I have mentioned some or all of these issues to some Twitter friends, but I’d much rather not be feeling pressured into announcing them on here. I don’t really want to be defined by things that have happened to me in the past, so forgive me if, having explained this, I now focus on my training for the TGO Challenge, hoping that I can now do this in a less censorious and more supportive atmosphere. Apologies to my readers for having to use my blog to counter gossip rather than just write about the outdoors which is all I really want to do.

Pitch 2

A wildcamp pitch on Burbage Edge high above Buxton. Photo by Pilgrim Chris

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Just a quick feedback post on re-launching my blog after a year away and the various plans outlined recently in my Sprucing things up post.

  • Creating fresh content

Creating fresh content also forces you to confront content which is frankly not fresh. I have therefore deleted the Reviews tab as an old review is about as relevant for gear buyers as an old newspaper is for news. I will still write reviews but I will write them as posts which disappear into the archives after a while. With some regret I have also done away with a couple of geographical sections on my blog to focus on areas which I know more about. This is not an indication that I love them any less than I did, but an acknowledgement that there are very good blogs out there which cover these areas. Regarding producing new content there are more walks in the pipeline

  • Refreshing all the content and some of the pictures on my blog

I have been gradually working through all my blog posts editing both the text and pictures in the interests of accuracy and appearance. I hope this will bring about an overall improvement in the relevance and interest of the content.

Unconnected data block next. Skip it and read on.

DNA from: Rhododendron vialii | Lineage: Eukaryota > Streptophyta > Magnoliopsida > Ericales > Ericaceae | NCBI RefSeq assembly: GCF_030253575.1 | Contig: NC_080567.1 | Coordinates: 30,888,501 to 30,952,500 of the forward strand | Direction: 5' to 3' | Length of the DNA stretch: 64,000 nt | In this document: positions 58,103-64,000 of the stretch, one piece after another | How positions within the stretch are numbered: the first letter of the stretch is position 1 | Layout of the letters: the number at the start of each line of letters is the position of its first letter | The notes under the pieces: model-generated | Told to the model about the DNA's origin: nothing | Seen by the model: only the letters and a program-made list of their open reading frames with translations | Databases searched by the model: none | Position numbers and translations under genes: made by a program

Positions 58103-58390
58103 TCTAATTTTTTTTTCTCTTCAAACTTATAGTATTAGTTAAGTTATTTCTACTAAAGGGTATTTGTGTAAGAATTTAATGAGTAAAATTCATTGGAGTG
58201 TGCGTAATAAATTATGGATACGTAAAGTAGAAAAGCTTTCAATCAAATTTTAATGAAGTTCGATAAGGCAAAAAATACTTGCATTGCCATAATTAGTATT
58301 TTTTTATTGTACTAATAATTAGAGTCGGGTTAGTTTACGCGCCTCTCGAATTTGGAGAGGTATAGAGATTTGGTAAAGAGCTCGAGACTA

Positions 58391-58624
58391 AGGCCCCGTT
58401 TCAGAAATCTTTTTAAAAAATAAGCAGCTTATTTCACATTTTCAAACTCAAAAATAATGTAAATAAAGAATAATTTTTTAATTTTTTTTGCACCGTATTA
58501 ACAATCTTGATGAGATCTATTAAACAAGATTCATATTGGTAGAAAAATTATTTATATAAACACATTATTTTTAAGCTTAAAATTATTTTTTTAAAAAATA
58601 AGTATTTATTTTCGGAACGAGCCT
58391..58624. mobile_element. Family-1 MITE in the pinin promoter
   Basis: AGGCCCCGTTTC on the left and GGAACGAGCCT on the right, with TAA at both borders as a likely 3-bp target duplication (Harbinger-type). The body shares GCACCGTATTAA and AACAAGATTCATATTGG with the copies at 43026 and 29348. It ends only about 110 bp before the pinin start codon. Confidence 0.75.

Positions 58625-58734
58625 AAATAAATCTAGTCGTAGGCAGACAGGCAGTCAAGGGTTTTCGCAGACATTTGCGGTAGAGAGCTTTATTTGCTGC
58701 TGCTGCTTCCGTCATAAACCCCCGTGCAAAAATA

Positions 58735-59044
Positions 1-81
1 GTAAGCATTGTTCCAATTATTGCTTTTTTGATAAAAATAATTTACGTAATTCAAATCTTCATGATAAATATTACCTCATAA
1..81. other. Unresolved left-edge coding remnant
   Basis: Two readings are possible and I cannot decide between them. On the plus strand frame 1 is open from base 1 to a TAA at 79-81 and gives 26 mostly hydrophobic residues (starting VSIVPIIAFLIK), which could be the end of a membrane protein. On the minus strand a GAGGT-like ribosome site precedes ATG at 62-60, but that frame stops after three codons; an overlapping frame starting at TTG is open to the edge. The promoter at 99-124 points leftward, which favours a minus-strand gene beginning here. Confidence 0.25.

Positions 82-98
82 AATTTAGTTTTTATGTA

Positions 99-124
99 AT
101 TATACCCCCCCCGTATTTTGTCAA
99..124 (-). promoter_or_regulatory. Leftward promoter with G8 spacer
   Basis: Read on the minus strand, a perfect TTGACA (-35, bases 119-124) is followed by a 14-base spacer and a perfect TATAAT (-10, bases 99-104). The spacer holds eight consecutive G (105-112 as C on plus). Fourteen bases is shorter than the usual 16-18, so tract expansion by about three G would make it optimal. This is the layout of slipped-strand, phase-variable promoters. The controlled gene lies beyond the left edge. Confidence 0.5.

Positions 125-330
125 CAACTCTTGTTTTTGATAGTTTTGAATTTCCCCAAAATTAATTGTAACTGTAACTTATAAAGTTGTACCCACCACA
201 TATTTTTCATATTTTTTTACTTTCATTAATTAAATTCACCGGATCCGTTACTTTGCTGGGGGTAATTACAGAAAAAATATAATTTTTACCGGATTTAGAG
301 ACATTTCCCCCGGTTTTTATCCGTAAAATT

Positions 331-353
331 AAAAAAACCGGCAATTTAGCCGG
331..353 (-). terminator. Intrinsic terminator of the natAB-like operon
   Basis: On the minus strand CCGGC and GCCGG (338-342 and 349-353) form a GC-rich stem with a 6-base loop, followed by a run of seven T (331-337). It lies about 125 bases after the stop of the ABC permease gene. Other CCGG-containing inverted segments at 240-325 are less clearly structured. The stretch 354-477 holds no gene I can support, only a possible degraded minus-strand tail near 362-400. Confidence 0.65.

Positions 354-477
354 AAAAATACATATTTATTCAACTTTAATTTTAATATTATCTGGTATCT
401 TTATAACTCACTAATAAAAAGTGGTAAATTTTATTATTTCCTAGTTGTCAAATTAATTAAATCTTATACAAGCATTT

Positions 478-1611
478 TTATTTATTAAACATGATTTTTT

• Giving more opportunities for feedback

What can I say…I am happy to get feedback or suggestions and normally respond promptly to comments and messages when I’m at home. Your comments have always helped shape my future plans and decisions

  • Improving my existing and forthcoming videos.

This is a big project as I have over 80 videos on YouTube, but I am enhancing the thumbnails, descriptions, tags and in some cases re-uploading the poorer quality videos. I have also started using a better camera and improved software which can only be an improvement. (Cont)


Clockwise: Malham Cove, Hadrian’s Wall, High Force, Helm Crag

  • Introducing ways to allow people to give financial support or advertise if they want

See the Supporting Me and Outdoor Links pages if you are interested.

  • Re-establishing contacts and catching up on Twitter

I am always pleased to be getting new followers, but also to manage to keep in touch with older followers who I still value. My timeline is busy so it is a case of finding ways to focus in on the activities which I think people follow me for.

  • Re-evaluating YouTube, Google+, Instagram and Audioboom profiles

After consulting followers, the consensus seemed to be that I should deactivate AudioBoom and Google + which I have now done. As a result I am now a leaner machine on this blog, Twitter, Youtube, Instagram and Viewranger.

  • Seeking adventure collaborators and walking companions

I have created a free, reciprocal outdoors links page and am seeking collaborators and walking and camping companions for trips and trails. Support and collaboration are not just about money although it does help.


Wildflowers and plants.

Wildflowers and plants.

Thanks for reading, viewing and following. Rose

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Beside the seaside